The Wiranto attack and the ISIS impact

The stabbing attack last Thursday by an ISIS supporter on Wiranto, Indonesia’s top security minister, was a shock for several reasons. Attacks on senior officials in Indonesia are very rare, though terrorist attacks on police are common. Protection proved to be disturbingly lax – the stabber got

The women of ISIS and the fog of law

The difficulties of establishing a coherent policy towards women and children detained as members of the Islamic State or their dependents presents a longstanding challenge. One key question from an Australian point of view is whether all the women involved were still Australian citizens. News

Book review: Common enemies

Book review: Common enemies: crime, policy and politics in Australia–Indonesia relations, by Michael McKenzie (Oxford University Press, 2018) Next month marks the 17th anniversary of the Bali Bombing, which on 12 October 2002 claimed the lives of 202 people and injured 209 others. The attack

The curious case of Hamza bin Laden’s death

This week at least two US officials have anonymously confirmed to US news outlets that Hamza bin Laden, the son of former al-Qaeda leader Osama bin Laden, was killed in a targeted operation. It is clear that counterterrorism and intelligence officials from around the world have been tracking him for

The changing face of violent extremism

The Easter bombings in Sri Lanka killed 258 people, including two Australians among 46 foreign nationals, and injured 500 more. Its perpetrators according to Sri Lankan State Defence Minister Ruwan Wijewardene were “well-educated and come from the middle or upper-middle class”, and were “

‪ISIS: women’s work?

Should domestic labour be valued the same as work outside the home? What is the contribution of a stay at home wife and mother? How can we evaluate emotional labour when it often goes unseen? No, these are not topic questions during a “Lean In” circle. These are questions that many courts are

The relativity of the death penalty

Opposition to the death penalty has a long and quite public history in Australia. Myuran Sukumaran and Andrew Chan of the so-called “Bali Nine” drug smugglers received support from artists, singers, actors, media personalities and sports stars, while a crowd of about a thousand people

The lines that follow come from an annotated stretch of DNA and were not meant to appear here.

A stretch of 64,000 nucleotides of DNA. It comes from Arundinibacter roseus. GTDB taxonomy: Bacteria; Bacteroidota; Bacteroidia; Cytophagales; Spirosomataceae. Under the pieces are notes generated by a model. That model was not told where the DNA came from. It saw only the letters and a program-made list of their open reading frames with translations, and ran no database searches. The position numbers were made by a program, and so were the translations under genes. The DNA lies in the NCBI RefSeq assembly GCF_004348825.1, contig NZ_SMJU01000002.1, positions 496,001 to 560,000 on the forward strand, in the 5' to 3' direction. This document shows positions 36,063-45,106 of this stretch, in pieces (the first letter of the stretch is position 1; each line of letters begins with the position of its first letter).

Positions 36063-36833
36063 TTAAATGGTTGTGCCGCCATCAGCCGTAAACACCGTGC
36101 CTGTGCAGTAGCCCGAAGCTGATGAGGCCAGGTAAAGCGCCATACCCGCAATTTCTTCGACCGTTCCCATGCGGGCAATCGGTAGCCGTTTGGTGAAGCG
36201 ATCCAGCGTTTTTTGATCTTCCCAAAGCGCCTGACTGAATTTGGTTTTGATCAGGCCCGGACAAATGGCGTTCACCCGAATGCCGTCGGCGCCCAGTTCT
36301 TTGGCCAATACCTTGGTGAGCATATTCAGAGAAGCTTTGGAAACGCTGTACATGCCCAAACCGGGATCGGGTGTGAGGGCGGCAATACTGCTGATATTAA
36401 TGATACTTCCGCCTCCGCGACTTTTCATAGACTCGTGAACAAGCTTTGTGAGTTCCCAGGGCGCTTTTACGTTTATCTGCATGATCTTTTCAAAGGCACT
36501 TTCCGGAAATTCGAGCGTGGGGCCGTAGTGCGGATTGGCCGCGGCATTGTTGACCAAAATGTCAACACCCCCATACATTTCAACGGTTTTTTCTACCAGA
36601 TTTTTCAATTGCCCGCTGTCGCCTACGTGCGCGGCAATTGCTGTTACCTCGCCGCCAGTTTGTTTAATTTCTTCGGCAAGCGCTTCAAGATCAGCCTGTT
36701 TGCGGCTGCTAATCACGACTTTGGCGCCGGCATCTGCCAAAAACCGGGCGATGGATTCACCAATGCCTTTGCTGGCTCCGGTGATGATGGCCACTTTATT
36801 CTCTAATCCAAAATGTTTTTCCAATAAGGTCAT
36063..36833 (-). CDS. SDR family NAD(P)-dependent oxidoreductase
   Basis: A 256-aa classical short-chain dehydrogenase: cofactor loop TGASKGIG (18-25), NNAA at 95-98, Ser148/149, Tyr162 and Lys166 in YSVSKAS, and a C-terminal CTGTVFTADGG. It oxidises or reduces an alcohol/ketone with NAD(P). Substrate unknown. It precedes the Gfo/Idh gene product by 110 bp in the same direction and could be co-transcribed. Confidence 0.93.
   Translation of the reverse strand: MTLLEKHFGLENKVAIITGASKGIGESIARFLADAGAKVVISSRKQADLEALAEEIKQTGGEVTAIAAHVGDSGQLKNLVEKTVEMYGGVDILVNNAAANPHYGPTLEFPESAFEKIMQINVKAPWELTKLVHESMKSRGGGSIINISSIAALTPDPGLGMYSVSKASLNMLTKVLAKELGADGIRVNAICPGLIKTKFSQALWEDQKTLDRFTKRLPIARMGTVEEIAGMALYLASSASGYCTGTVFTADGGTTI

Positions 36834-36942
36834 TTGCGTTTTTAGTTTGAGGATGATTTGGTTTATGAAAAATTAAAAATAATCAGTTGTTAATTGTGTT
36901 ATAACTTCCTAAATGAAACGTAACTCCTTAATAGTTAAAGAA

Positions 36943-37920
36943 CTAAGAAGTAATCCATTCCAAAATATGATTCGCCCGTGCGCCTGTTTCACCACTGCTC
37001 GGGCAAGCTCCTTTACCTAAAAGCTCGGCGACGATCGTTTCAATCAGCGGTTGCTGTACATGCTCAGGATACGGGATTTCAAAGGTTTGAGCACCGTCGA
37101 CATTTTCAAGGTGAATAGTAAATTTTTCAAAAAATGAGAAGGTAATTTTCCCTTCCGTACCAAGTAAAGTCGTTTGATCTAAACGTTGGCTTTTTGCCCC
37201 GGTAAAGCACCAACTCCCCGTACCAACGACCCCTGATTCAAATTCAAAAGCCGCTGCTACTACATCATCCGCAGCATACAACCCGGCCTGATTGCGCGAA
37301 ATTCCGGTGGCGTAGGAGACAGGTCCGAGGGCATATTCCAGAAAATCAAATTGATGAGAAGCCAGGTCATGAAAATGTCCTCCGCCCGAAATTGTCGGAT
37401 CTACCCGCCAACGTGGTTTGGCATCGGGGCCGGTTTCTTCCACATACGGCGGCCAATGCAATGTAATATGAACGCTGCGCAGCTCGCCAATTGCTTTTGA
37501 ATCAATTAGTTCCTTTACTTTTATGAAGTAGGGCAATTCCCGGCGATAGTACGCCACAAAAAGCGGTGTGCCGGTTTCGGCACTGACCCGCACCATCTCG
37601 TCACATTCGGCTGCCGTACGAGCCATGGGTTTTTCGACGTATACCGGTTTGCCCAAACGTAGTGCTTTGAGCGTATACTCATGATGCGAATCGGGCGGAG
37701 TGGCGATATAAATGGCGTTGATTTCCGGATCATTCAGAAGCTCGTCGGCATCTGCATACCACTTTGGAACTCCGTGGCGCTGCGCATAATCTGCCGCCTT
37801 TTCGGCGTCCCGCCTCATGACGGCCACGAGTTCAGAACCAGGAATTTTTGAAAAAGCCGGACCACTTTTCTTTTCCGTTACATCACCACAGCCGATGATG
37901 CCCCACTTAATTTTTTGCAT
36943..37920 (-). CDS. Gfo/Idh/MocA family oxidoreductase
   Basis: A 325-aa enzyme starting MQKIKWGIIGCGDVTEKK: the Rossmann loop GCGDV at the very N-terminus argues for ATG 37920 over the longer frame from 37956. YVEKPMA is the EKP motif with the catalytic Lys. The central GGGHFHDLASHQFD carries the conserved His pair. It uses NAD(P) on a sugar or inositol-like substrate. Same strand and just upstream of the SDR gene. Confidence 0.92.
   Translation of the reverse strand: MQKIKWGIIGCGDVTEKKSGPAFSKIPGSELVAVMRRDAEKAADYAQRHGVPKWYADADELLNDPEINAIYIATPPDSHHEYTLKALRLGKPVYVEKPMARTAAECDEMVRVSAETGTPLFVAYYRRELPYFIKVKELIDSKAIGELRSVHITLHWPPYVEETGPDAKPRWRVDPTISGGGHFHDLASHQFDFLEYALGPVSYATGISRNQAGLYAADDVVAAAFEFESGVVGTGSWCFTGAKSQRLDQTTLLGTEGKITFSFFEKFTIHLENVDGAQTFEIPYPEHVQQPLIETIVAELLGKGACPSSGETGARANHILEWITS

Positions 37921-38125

Caliph emerges without his caliphate

This week, Abu Bakr al Baghdadi, the world’s most wanted man, appeared in a 20-minute video released by al Furqan Media, the official media outlet for ISIS. This is only the second time he has been shown on video as he has stayed assiduously out of the public eye since he was selected as the ISIS

Sri Lanka attacks: Still many puzzles to solve

It is very early in the aftermath of the Sri Lanka terrorist attacks and like all such attacks, more information will emerge in the coming days and weeks.  But a few early observations: 1. This was a well planned and coordinated attack: seven suicide bombers attacking six targets on the west

ISIS: the generational problem

The fate of perhaps as many as 70 children born to Australian mothers and caught up in the Iraq-Syria conflict has been the focus of Australian media attention. There are calls for them to be repatriated on the grounds that they should not be tarred with the same brush as their parents. An episode

The cost of terror: two tales of country life

One country town, two people. One of them a hero who added to the legacy of the uncomplicated stoicism and selflessness that Australians popularly associate with “the bush”, and the other someone who betrayed it. Last week two people from the small Riverland town of Loxton in South Australia (

The case to prosecute “jihadi brides” at home

A woman believed to be Melbourne-born Zehra Duman has recently resurfaced among the thousands of women and children at al Hawl refugee camp fleeing the last vestiges of the so-called ISIS caliphate. At just 19 years old, Duman left Australia to join the Islamic State. She married fellow

Christchurch enters a nightmare peculiar to our times

“The nihilist … acts out the violence that so many others perpetrate verbally and virtually on the web: he is, in that sense, the avenging angel of post-truth and the rant made flesh.”- The Revolt of the Public The cold-blooded murder of 50 persons while at prayer at mosque in

Five questions about the Christchurch attack

The terrorist attack on two mosques in Christchurch by an Australian white supremacist accused of killing 50 people as they gathered for prayer has rightfully horrified people the world over. While police and security agencies grapple with how the attack came to pass without their

Behind every mujahid there is a mujahidi

The tendency to downplay the agency of female ISIS members was explored last week by my colleague Lydia Khalil (Repatriating female foreign fighters: political not personal). In media interviews, detained women or their families often make self-serving claims to have been brainwashed or